analysisIsrael at War

Hamas will do anything to stop Gazans leaving Rafah

The IDF’s Rafah operation must begin with a large-scale evacuation and screening to ensure that terrorists don’t escape with civilians.

Displaced Palestinians pitch tents next to the Egyptian border with the city of Rafah in the southern Gaza Strip on March 8, 2024. Photo by Abed Rahim Khatib/Flash90.
Displaced Palestinians pitch tents next to the Egyptian border with the city of Rafah in the southern Gaza Strip on March 8, 2024. Photo by Abed Rahim Khatib/Flash90.
Yaakov Lappin
Yaakov Lappin
Yaakov Lappin is an Israel-based military affairs correspondent and analyst. He is the in-house analyst at the Miryam Institute; a research associate at the Alma Research and Education Center; and a research associate at the Begin-Sadat Center for Strategic Studies at Bar-Ilan University. He is a frequent guest commentator on international television news networks, including Sky News and i24 News. Lappin is the author of Virtual Caliphate: Exposing the Islamist State on the Internet. Follow him at:

The presence of over a million Gazan civilians in the Rafah area serves as a kind of “armor” for Hamas’s remaining battalions in southern Gaza, which is why any Israel Defense Forces operation aimed at taking control of this last bastion of the terror group must begin with the evacuation of civilians. 

In order for the Israel Defense Forces to be able operate freely in Rafah, the civilians there will have to evacuate—and Hamas will do everything in its power to prevent them from doing so for precisely this reason.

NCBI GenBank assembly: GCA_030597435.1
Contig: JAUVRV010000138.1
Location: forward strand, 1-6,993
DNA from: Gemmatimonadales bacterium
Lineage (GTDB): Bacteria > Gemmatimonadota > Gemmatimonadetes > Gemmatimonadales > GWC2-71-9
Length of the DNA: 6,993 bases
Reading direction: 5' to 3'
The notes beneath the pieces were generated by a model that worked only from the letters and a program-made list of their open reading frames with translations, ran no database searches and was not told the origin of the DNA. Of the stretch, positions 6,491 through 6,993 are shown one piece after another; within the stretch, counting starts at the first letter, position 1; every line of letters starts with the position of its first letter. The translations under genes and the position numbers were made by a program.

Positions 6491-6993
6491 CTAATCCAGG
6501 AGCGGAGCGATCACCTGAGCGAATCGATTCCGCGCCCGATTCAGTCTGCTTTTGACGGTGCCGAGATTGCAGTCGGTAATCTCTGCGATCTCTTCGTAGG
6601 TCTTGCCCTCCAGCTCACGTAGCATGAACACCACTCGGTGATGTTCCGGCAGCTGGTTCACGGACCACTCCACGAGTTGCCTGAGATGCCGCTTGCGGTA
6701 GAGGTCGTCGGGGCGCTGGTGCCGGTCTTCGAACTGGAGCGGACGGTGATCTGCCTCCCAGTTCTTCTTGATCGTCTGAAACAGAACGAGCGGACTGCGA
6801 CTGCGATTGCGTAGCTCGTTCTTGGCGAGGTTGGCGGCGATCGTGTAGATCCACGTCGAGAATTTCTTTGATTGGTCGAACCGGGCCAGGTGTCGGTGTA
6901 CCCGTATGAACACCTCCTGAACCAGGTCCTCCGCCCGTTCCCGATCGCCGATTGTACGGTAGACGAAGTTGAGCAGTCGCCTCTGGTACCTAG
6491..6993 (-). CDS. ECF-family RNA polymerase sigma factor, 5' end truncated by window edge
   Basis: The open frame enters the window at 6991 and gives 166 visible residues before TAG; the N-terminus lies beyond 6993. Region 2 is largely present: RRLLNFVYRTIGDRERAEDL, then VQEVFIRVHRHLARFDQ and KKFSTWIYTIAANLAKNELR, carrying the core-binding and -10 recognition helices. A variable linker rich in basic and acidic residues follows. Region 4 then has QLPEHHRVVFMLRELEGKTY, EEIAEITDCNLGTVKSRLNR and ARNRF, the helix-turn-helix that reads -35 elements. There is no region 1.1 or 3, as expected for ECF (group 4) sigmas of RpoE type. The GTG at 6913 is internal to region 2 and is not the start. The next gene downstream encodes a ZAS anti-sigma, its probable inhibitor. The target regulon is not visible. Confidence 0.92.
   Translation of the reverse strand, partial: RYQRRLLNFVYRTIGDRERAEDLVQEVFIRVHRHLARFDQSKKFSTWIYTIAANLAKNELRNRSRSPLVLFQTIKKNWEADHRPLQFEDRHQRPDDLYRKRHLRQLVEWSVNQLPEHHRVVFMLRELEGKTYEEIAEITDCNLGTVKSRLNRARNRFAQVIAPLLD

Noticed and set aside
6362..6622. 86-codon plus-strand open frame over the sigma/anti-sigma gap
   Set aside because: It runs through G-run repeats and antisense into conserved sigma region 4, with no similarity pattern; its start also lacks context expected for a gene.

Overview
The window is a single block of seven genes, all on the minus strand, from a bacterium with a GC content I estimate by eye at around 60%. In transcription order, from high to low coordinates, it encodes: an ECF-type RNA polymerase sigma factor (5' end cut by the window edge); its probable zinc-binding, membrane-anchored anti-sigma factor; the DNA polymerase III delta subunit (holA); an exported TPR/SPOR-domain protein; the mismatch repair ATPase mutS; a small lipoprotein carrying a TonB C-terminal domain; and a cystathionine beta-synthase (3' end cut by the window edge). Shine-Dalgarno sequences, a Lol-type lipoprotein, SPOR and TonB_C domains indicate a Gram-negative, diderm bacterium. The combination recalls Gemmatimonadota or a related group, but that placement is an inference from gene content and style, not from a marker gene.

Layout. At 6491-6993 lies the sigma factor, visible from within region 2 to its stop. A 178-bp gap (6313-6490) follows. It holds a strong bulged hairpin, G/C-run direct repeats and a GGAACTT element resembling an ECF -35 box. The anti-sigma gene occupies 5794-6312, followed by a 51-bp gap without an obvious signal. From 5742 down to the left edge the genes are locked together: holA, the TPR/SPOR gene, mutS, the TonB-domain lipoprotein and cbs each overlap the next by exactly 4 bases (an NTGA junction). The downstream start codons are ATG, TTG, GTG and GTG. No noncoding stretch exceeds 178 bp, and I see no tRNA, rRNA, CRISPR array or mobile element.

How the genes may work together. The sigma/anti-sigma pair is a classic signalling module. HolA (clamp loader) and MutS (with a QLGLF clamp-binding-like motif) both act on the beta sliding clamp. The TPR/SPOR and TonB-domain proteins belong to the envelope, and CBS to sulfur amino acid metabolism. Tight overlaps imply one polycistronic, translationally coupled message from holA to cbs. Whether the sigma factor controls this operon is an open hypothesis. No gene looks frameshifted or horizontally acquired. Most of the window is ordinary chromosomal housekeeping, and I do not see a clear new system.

Since the start of the war, some 1.5 million Gazans, most of them from northern Gaza and Gaza City, complied with IDF calls to evacuate to the south. 

The IDF’s Southern Command and its Population Evacuation Unit possess a state-of-the-art control center and real-time map of Gaza’s civilian situation, enabling evacuation from specific areas and the tracking of those efforts. 

By December, the IDF was able to evacuate over a million people from northern Gaza, including 850,000 from Gaza City—setting a vital precedent.

The IDF uses an array of means to communicate evacuation requests to Gaza civilians, including phones calls, text messages, flyers, loudspeakers and social media platforms.

During these past evacuation efforts, the IDF witnessed many attempts by Hamas to stop Palestinian civilians from leaving, with the terrorists then using every possible human-shield tactic imaginable, such as firing on Israeli forces from hospital wards or family living rooms. 

The difference this time will be that now, the IDF will need to set up checkpoints to filter out any terrorists attempting to move north with the civilians, with or without Israeli hostages. Such a filter was not required at the start of the ground offensive on Oct. 27, enabling many terrorists to flee to Rafah from other parts of Gaza, possibly taking hostages with them.

Currently, the IDF completely surrounds Rafah, and Hamas forces there will not be able to escape. 

It seems reasonable to assess, based on past evacuation efforts, that it will take two to three weeks to complete the Rafah evacuation efforts, which would see civilians move to new safe zones, potentially in Al-Mawasi, west of Khan Yunis, and in new locations along the central and southern Gazan coastline.

Currently, most Gaza civilians are located in Rafah, in the Mawasi safe zone and in Dir al-Balah in central Gaza.

After the Rafah evacuation is complete, combat there will likely resemble that in other parts of Gaza, as the IDF will be engaging a large concentration of terrorists—both the four remaining Hamas battalions and the terrorists who joined them from northern Gaza. 

Two barely functioning Hamas battalions are also active in central Gaza’s Nuseirat and Dir Al-Balah areas.

The IDF’s Division 98, which is leading the combat in southern Gaza, will command the Rafah stage of the war, and will likely receive significant reinforcements from additional brigades for this mission. 

The past six months have demonstrated that the IDF has the ability to conduct a large-scale operation in Rafah and to evacuate civilians, but this time, once the order is given, military planners and field commanders will face new operational challenges.

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